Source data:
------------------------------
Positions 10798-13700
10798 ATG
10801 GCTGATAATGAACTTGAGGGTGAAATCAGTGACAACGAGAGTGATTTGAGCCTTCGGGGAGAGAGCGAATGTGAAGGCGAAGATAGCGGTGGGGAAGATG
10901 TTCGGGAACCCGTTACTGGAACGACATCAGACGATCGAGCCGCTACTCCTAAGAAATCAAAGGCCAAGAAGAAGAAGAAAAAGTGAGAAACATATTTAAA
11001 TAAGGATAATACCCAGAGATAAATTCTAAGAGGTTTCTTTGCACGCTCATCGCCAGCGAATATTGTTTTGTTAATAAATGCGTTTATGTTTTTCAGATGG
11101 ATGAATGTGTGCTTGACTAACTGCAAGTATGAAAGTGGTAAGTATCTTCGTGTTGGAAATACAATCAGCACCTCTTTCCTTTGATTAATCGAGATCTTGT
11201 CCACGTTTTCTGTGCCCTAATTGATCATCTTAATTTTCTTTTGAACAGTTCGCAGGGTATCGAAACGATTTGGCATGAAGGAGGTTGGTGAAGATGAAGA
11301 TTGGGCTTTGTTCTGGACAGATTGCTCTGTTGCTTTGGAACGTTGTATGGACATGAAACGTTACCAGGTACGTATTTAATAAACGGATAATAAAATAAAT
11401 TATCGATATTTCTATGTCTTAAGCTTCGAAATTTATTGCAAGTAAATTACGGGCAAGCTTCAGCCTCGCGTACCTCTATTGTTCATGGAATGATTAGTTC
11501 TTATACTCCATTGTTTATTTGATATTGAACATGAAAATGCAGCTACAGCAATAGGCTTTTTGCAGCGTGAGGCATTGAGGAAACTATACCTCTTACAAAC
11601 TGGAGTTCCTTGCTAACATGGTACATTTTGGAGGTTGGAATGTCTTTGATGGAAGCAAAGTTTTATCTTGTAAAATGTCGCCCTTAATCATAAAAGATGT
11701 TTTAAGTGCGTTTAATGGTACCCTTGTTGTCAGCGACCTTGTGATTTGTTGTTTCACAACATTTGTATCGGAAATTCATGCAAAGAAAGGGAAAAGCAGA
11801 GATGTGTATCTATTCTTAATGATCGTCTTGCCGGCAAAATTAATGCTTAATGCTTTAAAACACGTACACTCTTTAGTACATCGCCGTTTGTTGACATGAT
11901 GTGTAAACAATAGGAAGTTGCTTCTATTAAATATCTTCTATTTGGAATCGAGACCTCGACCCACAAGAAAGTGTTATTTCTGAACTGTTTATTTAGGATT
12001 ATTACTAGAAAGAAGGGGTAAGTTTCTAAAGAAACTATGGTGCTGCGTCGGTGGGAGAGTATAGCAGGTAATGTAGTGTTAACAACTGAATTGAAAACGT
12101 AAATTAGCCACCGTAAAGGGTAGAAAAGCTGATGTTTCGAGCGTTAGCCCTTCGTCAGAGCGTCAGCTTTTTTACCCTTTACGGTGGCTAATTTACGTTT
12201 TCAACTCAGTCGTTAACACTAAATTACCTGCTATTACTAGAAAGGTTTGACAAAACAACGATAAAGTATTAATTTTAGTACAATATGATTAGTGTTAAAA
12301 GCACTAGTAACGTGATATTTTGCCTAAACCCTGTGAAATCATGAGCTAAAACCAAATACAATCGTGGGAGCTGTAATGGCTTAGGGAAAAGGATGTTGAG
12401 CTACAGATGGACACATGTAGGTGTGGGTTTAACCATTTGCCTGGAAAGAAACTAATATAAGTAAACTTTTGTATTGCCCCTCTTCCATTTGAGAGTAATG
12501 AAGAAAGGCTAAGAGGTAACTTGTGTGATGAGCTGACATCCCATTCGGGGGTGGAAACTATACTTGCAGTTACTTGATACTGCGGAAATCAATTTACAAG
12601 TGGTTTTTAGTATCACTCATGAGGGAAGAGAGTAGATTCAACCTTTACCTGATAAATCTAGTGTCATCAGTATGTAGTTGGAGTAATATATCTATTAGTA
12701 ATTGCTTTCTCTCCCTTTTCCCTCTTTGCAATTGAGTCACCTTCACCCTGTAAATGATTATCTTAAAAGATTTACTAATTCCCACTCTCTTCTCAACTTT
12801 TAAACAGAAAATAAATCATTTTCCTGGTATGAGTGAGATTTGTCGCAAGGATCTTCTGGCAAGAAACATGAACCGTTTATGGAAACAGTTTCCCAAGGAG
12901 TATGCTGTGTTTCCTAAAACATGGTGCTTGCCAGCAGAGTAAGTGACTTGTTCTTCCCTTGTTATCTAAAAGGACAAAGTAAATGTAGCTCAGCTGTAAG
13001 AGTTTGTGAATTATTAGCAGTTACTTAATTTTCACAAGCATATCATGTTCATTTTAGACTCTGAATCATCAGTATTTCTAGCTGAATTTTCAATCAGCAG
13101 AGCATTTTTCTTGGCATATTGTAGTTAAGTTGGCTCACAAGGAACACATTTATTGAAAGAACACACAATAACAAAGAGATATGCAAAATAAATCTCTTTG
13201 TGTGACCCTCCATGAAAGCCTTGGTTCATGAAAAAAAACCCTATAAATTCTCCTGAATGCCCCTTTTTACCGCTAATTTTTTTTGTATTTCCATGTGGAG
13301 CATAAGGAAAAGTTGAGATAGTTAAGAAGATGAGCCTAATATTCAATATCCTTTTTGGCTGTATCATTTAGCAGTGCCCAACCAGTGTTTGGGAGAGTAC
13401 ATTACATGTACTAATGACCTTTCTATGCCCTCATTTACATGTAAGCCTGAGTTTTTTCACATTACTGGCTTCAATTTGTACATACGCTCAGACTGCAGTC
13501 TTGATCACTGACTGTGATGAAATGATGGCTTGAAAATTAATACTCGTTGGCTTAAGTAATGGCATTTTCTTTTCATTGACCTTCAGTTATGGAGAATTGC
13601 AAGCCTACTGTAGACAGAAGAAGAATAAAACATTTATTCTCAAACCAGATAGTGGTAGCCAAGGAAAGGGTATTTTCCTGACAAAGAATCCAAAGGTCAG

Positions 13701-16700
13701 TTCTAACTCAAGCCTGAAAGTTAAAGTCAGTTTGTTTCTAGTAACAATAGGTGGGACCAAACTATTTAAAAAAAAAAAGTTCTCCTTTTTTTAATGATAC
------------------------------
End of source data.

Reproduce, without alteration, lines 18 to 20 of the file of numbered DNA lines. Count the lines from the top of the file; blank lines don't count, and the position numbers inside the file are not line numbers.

12301 GCACTAGTAACGTGATATTTTGCCTAAACCCTGTGAAATCATGAGCTAAAACCAAATACAATCGTGGGAGCTGTAATGGCTTAGGGAAAAGGATGTTGAG
12401 CTACAGATGGACACATGTAGGTGTGGGTTTAACCATTTGCCTGGAAAGAAACTAATATAAGTAAACTTTTGTATTGCCCCTCTTCCATTTGAGAGTAATG
12501 AAGAAAGGCTAAGAGGTAACTTGTGTGATGAGCTGACATCCCATTCGGGGGTGGAAACTATACTTGCAGTTACTTGATACTGCGGAAATCAATTTACAAG